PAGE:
Thrifty Travel Mama | Visiting the Luxlait Vitarium Milk Museum in Luxembourg with KidsIn short, if you’re looking for a uniquely Luxembourgish experience that you won’t find replicated in Sydney or San Jose, make a beeline for the Luxlait Vitarium the next time you find yourself in the Grand Duchy.

For Rosie’s take on our milk museum visit or to simply stop by and say hello, click here.

Practical tips for visiting the Luxlait Vitarium with your family:

  • You can get to the Vitarium by bus or car.  Bus schedule here.  Parking is plentiful and free.
  • Try to visit on the weekend when tickets are cheaper.  Kids under 6 are free.  Current ticket prices here.
  • Book a tour (included in the admission price) in your preferred language at least a few days in advance.  Make a reservation online here.
  • Take kids potty before joining the tour because it lasts one hour and you’ll need to walk a LONG way back to the loo.
  • We brought a pram with us for Big Foot, so I can personally certify the tour is stroller-friendly.
  • Pack a picnic lunch because the cafe and restaurant are expensive.

Signature-MarigoldMore Luxembourg with Kids!  Read about our frigid morning in the city of Luxembourg here and an afternoon spent at Vianden Castle here.

Vianden Castle with Kids

Thrifty Travel Mama - Vianden Castle, LuxembourgSince I knew we’d only have one day in Luxembourg as part of our BeNeLux week, I wanted to squeeze in one more stop in addition to our morning in the capital.

Our family is totally into visiting ruins these days, so I thought it might be fun to pop in to a castle that has been restored.  Vianden is one such castle, located in a small town of the same name in the northeast corner of Luxembourg.  Lucky for me, this castle was a huge hit with all male members of my household.

Imagining what it must be like to charge up this path hundreds of years ago.

Imagining what it must be like to walk on these stones hundreds of years ago.

If you are able to visit Vianden in the summer during their Medieval Festival, I hear it is spectacular.  But even if you find yourself charging up the stone path while fighting gusts of icy wind, you’ll still enjoy Vianden Castle.

The chapel dome.

The chapel dome.

The castle is restored, and all the rooms are interesting in their own way.  For those concerned about little fingers touching things they ought not to, note that most of the hands-off items are in the first few rooms.  After that, the task shifts to keeping small bodies away from big drop-offs.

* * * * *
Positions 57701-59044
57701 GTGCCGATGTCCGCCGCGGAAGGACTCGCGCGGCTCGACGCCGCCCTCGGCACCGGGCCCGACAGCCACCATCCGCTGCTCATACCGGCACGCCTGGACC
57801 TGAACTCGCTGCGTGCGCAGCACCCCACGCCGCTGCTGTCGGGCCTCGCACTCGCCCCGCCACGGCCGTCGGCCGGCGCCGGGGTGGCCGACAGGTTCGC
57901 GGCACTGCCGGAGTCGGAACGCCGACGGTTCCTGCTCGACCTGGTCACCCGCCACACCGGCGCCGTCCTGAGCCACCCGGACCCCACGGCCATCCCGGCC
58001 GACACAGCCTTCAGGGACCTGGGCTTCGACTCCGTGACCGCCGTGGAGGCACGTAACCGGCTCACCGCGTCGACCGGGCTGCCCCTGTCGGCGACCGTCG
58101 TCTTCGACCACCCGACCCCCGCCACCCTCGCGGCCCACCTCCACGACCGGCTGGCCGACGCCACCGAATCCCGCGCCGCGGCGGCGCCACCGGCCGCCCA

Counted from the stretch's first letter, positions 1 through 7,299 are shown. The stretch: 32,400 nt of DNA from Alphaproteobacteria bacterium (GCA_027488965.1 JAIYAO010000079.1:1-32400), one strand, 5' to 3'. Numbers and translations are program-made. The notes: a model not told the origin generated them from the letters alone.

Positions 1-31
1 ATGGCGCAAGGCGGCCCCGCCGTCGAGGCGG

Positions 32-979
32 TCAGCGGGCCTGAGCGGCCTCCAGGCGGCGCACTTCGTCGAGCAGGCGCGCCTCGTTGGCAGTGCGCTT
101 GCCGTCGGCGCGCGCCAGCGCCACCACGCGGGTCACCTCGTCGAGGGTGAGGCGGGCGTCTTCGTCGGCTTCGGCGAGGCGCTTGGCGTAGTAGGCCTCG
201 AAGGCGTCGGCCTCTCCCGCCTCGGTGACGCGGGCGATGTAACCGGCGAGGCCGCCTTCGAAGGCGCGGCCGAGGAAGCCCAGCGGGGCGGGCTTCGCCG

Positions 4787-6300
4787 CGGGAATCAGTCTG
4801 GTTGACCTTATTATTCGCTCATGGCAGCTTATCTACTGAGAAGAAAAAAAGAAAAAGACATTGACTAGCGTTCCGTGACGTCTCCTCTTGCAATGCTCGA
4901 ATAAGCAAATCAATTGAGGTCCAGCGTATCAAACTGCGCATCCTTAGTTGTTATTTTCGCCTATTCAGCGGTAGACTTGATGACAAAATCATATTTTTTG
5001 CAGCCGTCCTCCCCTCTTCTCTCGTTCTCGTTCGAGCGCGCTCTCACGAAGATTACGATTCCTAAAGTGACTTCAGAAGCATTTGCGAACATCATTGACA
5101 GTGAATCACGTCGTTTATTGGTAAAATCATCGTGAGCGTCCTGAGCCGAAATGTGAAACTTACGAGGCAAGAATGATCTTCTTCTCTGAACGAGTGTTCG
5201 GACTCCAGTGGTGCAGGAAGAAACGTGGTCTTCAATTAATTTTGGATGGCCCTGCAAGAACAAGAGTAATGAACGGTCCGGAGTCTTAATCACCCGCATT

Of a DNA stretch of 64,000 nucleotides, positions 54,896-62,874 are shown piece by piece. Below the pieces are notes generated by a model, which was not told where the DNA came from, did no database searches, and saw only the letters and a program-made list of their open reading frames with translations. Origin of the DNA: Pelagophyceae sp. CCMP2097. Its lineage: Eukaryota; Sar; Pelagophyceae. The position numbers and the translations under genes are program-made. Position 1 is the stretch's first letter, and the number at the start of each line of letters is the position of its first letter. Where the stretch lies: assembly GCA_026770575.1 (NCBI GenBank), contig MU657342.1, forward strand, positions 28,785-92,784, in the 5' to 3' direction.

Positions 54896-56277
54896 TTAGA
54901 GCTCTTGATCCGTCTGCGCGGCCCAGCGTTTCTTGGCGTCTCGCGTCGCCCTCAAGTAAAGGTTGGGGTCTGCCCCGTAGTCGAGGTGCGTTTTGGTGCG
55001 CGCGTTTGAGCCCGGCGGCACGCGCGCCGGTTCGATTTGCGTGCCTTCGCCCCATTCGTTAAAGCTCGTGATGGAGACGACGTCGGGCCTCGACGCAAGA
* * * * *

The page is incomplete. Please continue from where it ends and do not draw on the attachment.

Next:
Treasures galore!

Treasures galore!

The beginning of the marked route through the the open rooms features old knight armor and weapons from the many centuries Vianden has been standing.  Other highlights include the chapel, the dining hall, the well, and some very Narnia-looking wardrobes.  History buffs will need to brush up on their German and French; none of the exhibit information cards were written in English.

Searching for Aslan.

Searching for Aslan.

In one of the rooms, I noticed a puzzle, some plastic swords, and a few other souvenir-type items in a glass case.  I whispered to Doc Sci, “Be ready – we’re going to be hit with the gift shop on the way out.”

But, I was wrong.  No gift shop.  If you’d like to purchase a trinket bearing the visage of Vianden, you’ll have to do so from the tiny admission booth near the entrance.

Following the prescribed path.

Following the prescribed path.

For those interested in practicalities, Vianden has two sets of bathrooms: one outside the castle, and one inside on an upper floor.  Bring your own baby changing mat.  It is possible to push a pram up the hill to the entrance, but you’ll have to ditch it to go inside the castle.  When we visited, the only refreshments available came from a soda vending machine.  It looked like a cafe was being constructed, but I couldn’t tell for sure.  Until then, bring your own…

My favorite feature of this castle was how it seemed to be forged from the rock itself instead of just sitting upon it.

My favorite feature of this castle was how it seemed to be forged from the rock itself instead of just sitting upon it.

If you’re in need of an ice cream or bottle of water on a warm day, I noticed a small souvenir shop in the town a short walk down the road from the castle.  You’ll have to go further and cross the river for anything more substantial.

Delightful details.

Delightful details.

For outdoorsy types, Vianden is at the top of several hillside hiking trails.  Visit the castle, and then hike your way down the mountain to the river and village below.  We didn’t venture out due to time restrictions, but a quick look revealed the path to be rather steep.  Take care when going down with little ones underfoot.

Doc Sci snapped a quick photo of these hiking routes leading down from Vianden Castle.

Doc Sci snapped a quick photo of these hiking routes leading down from Vianden Castle.

All in all, Vianden Castle is a delightful gem on the Luxembourg – Germany border.  It’s worth your time, but make sure you have plenty of it.  The roads leading in and out of Vianden are rural, winding, and often stop-and-go.

The castle is a short walk from the small parking lots on the side of the hill.

The castle is a short walk from the small parking lots on the side of the hill.